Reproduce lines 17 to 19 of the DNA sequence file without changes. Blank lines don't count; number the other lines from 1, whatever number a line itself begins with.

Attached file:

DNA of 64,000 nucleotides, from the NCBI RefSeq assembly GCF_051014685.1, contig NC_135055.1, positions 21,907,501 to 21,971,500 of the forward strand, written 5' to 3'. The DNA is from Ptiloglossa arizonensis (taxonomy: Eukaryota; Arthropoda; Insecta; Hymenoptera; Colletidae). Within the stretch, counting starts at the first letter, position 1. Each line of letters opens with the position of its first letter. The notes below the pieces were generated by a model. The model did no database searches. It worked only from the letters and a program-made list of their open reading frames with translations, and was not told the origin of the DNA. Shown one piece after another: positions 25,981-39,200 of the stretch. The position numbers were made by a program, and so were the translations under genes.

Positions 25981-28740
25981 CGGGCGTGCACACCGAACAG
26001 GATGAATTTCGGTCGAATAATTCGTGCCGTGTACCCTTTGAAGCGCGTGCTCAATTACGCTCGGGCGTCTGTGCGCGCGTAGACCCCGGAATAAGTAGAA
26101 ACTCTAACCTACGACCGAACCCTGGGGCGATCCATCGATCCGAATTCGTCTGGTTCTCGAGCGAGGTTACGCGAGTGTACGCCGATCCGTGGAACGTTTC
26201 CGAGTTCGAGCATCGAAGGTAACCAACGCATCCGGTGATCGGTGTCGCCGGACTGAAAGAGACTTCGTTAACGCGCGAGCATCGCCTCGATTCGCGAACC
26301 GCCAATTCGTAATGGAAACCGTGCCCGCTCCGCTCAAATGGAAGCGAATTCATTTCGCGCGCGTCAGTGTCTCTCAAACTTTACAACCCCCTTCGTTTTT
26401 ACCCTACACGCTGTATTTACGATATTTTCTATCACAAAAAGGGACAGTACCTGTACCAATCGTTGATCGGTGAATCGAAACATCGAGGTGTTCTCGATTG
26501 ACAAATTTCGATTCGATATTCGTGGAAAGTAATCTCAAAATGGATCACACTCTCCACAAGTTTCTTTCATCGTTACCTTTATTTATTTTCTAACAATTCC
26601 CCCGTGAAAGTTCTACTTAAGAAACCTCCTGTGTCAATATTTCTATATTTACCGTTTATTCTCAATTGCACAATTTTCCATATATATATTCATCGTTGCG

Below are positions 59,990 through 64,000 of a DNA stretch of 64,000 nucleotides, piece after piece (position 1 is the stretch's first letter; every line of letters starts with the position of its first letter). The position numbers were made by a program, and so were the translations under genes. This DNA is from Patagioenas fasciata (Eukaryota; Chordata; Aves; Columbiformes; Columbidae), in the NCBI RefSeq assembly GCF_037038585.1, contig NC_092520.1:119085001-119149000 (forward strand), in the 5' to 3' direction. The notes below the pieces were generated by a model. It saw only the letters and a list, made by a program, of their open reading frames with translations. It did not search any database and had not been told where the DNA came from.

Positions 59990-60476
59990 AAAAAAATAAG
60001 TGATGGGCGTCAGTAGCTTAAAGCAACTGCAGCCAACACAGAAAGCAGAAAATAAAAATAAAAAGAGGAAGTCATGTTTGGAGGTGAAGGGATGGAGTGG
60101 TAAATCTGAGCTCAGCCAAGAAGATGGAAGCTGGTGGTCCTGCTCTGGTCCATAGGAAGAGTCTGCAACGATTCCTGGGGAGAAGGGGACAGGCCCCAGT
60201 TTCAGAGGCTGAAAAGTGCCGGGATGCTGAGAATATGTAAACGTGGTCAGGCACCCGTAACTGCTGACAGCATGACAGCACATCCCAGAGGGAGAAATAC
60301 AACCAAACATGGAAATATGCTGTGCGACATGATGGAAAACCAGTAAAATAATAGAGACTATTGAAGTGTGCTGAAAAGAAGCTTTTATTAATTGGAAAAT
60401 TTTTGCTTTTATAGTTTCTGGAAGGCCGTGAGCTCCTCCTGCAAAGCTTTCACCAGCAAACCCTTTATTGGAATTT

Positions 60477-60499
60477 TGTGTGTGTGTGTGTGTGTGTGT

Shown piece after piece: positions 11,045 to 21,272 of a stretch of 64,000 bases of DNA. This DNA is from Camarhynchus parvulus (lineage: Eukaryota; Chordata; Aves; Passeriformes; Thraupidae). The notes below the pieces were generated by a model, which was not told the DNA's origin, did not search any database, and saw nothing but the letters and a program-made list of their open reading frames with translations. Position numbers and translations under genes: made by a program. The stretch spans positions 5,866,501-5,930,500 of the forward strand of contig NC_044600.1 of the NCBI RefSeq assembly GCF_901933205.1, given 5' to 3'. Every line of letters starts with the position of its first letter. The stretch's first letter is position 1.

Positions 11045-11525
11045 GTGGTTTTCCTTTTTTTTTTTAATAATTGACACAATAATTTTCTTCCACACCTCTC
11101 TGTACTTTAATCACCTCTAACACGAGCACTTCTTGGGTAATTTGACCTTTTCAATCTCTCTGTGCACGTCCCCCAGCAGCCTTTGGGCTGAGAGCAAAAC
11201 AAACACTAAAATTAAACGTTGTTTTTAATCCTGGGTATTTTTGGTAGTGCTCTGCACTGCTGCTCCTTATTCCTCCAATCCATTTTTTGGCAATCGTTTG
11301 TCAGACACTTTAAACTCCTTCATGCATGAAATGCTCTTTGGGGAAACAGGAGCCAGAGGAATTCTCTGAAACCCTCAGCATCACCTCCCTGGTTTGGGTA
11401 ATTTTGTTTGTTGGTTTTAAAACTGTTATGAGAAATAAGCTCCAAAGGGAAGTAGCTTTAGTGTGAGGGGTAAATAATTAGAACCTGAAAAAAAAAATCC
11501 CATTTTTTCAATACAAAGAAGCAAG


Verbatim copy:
60301 AACCAAACATGGAAATATGCTGTGCGACATGATGGAAAACCAGTAAAATAATAGAGACTATTGAAGTGTGCTGAAAAGAAGCTTTTATTAATTGGAAAAT
60401 TTTTGCTTTTATAGTTTCTGGAAGGCCGTGAGCTCCTCCTGCAAAGCTTTCACCAGCAAACCCTTTATTGGAATTT

Positions 60477-60499